In business, it’s important to get your message across as clearly and succinctly as possible. Whether speaking on theto clients and customers or passing on instructions to team members, it pays to get to the point. And when it comes to giving a presentation, there are a few tricks which need to be incorporated if the experience is to prove a success.First and foremost, the demeanour of the presenter is crucial. There’s nothing to be gained by letting nerves get the better of you, for example, because it will result in the listeners losing confidence in the message you’re trying to communicate. Even if you need to practice beforehand, you simply have to be assertive and in control. Without that, your presentation will undoubtedly suffer.
It’s good to see as well as listen
Most people rely on the use of televisual aids during the event, mainly because a basic stand-and-talk format can soon become a little laboured. Even the best speakers in the world rely on some kind of help, so it’s a good idea to use a Powerpoint presentation, for example, or perhaps a simple display board with a few coloured pens. Anything that breaks up the occasion is always a good thing.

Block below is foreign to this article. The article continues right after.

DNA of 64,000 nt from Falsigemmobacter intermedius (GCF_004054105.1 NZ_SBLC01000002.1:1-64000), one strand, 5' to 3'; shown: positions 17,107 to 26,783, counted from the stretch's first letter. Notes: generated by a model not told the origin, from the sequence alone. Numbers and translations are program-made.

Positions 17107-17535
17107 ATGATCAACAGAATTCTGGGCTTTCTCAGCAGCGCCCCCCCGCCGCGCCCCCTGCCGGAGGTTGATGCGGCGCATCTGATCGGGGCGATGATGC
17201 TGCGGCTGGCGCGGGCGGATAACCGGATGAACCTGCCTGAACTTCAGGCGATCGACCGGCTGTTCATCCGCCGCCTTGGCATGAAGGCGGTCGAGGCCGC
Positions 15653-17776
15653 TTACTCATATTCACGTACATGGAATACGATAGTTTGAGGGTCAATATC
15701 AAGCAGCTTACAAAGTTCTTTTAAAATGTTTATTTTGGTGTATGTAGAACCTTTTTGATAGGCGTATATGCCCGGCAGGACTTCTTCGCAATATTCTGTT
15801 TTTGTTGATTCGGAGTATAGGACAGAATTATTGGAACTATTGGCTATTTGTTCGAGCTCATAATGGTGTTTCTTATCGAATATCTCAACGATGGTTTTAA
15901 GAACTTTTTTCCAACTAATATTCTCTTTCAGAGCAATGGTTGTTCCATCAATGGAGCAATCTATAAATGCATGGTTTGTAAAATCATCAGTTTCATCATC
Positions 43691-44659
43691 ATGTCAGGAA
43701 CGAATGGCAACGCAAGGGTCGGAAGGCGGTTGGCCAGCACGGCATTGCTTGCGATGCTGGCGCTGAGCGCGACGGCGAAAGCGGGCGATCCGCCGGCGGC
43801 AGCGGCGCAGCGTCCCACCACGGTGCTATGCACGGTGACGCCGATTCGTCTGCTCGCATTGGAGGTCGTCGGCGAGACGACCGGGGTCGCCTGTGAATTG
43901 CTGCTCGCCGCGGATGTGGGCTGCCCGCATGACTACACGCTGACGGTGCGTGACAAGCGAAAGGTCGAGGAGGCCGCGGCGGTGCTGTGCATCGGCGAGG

If you’re planning on presenting in the coming weeks, it’s hugely important to remain on topic throughout. It’s so easy to wander off topic without realising, and when you do that you will start to lose the audience. By all means introduce other strands of conversation to support the whole concept, but always remember to remain focused on the underlying message.
Keep it simple, stupid!
Another good tip is to avoid bombarding the listeners with data. Information should always be conveyed in bite-sized chunks, and if it’s mainly numerical it should also be supported with printed hand-outs. The audience needs be kept informed, of course, but throwing too many facts and figures at them in a short space of time can be counter-productive.
Any presenter can get into the trap of thinking the presentation is an opportunity for them to show off, and to impress listeners with their command of the language and the depth of their knowledge. This must be avoided at all costs, because the audience will want to walk away afterwards with the feeling that they understood the whole thing. Using long words and elongated waffle to say what could be said in a far simpler fashion is unnecessary, and will detract from the overall experience.
Whether you are presenting in office space in Manchester or halfway around the world, make sure you nail it!